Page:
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NCJ Number: 70757 Find in a Library
Title: Criminology of Violent Crime
Journal: Schriftenreihe der Polizei-Fuehrsungsakademie  Issue:2  Dated:(1980)  Pages:129-147
Author(s): G Kaiser
Corporate Author: Postfach 48 02 30
Polizei-Fuehrungsakademie
Zum Rotenberge 18-24
West Germany (Former)
Date Published: 1980
Page Count: 19
Type: Statistics
Format: Article
Language: German
Country: West Germany (Former)
Annotation: The extents and causes of increases in violent crime internationally, but especially in West Germany, are explored.
Abstract: The rapid increases in violent crime are misleading because of variations in the definition of 'violent crime' and because of distortions in police statistics. But even if crimes such as burglary are excluded from the violent crime category, a rise in violent crime since the 1950's is evident. Greater readiness to define crimes as violent and to report them has also been observed. Still, the total increase of premeditated murders, injuries, thefts, and rapes from 1960 to 1978 has remained below the overall rise in crime (juvenile crimes excepted) and still makes up a relatively small proportion of the total. Similar trends are evident in England, France, Italy, and Sweden, with some variations for separate offense categories. Increases in violent crime have been relatively small in Switzerland. Violent crime rates, especially for robbery, have risen more rapidly in the United States than in Europe. The only industrial state in which violent crime has not grown appreciably since the Second World War is Japan. The increases started in the fifties in English-speaking countries and in the sixties in continental Europe. At the same time, rates for violent crime and property offenses have also increased rapidly in developing countries, suggesting that sociocultural factors such as lack of solidarity play at least as important a role as industrialization in the evolution of violence. The number of robberies, most of them petty, has increased considerably on an international level since the sixties, especially those committed by juveniles. In contrast to previous patterns, thefts seem to have little to do with offenders' prosperity, signalling a structural change in this type of crime. Robbers are typically young, ruthless males with previous convictions. The rise in juvenile crime is attributed to the uncertainties and relaxed social controls characteristic of a period of transition from old norms to new. In West Germany, foreigners are responsible for a percentage of rapes, murders, bodily injuries, and robberies (15 to 29 percent). Tables and a bibliography are supplied. --in German.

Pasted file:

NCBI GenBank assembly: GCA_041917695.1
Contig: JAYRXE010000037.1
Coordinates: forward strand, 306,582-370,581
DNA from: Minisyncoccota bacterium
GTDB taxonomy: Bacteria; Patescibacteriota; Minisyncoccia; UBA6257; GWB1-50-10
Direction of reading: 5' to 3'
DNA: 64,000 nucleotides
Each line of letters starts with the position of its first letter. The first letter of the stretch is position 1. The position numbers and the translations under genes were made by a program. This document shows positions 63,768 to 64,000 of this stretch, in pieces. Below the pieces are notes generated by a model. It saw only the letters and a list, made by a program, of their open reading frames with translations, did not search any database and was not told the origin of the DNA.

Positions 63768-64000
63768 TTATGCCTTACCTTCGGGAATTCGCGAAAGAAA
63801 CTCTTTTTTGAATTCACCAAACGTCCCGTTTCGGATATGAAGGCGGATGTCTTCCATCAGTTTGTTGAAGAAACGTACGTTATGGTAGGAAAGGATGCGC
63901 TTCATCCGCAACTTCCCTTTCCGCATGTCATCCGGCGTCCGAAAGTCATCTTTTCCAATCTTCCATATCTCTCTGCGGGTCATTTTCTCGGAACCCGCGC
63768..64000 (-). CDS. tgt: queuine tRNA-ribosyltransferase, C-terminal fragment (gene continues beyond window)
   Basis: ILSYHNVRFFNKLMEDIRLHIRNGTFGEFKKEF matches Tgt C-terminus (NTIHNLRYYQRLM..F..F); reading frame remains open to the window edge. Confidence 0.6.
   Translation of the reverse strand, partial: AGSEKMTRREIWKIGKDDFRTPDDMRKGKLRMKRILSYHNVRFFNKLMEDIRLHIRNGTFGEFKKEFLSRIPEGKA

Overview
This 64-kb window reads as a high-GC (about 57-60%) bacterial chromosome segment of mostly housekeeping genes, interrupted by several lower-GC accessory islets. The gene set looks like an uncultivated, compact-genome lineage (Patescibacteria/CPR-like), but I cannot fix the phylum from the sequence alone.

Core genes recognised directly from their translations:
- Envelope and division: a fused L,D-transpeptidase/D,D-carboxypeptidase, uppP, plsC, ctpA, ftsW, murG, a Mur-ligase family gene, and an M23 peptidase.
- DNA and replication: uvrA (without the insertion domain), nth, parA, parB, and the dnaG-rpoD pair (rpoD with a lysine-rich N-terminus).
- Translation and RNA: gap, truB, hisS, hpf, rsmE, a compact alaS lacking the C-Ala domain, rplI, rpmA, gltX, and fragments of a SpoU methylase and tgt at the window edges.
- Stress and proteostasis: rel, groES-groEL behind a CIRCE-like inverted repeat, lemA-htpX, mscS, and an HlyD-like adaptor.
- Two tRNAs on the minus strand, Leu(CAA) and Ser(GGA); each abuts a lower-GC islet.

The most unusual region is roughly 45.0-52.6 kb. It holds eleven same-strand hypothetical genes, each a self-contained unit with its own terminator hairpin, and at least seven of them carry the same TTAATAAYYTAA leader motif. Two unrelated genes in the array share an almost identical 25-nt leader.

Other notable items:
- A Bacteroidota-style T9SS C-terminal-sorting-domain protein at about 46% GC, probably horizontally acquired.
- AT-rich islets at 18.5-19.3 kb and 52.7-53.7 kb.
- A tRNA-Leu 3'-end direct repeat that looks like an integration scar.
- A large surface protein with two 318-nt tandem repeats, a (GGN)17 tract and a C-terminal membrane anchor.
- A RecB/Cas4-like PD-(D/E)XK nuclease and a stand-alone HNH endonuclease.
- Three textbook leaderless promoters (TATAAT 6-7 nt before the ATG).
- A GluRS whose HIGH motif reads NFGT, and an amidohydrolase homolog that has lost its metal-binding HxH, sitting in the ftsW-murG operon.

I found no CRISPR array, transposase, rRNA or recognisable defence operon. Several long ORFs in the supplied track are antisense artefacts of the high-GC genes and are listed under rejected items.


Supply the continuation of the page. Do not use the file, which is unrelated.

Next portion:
Index Term(s): Crime patterns; Crime Rate; Cultural influences; Germany; International crime statistics; Japan; Juvenile delinquency factors; Juvenile statistics; Trend analysis; United States of America; Violence causes; Violent crime statistics; Violent crimes
Note: Text based on a speech given at the Police Officers' Training Academy of Hiltrup
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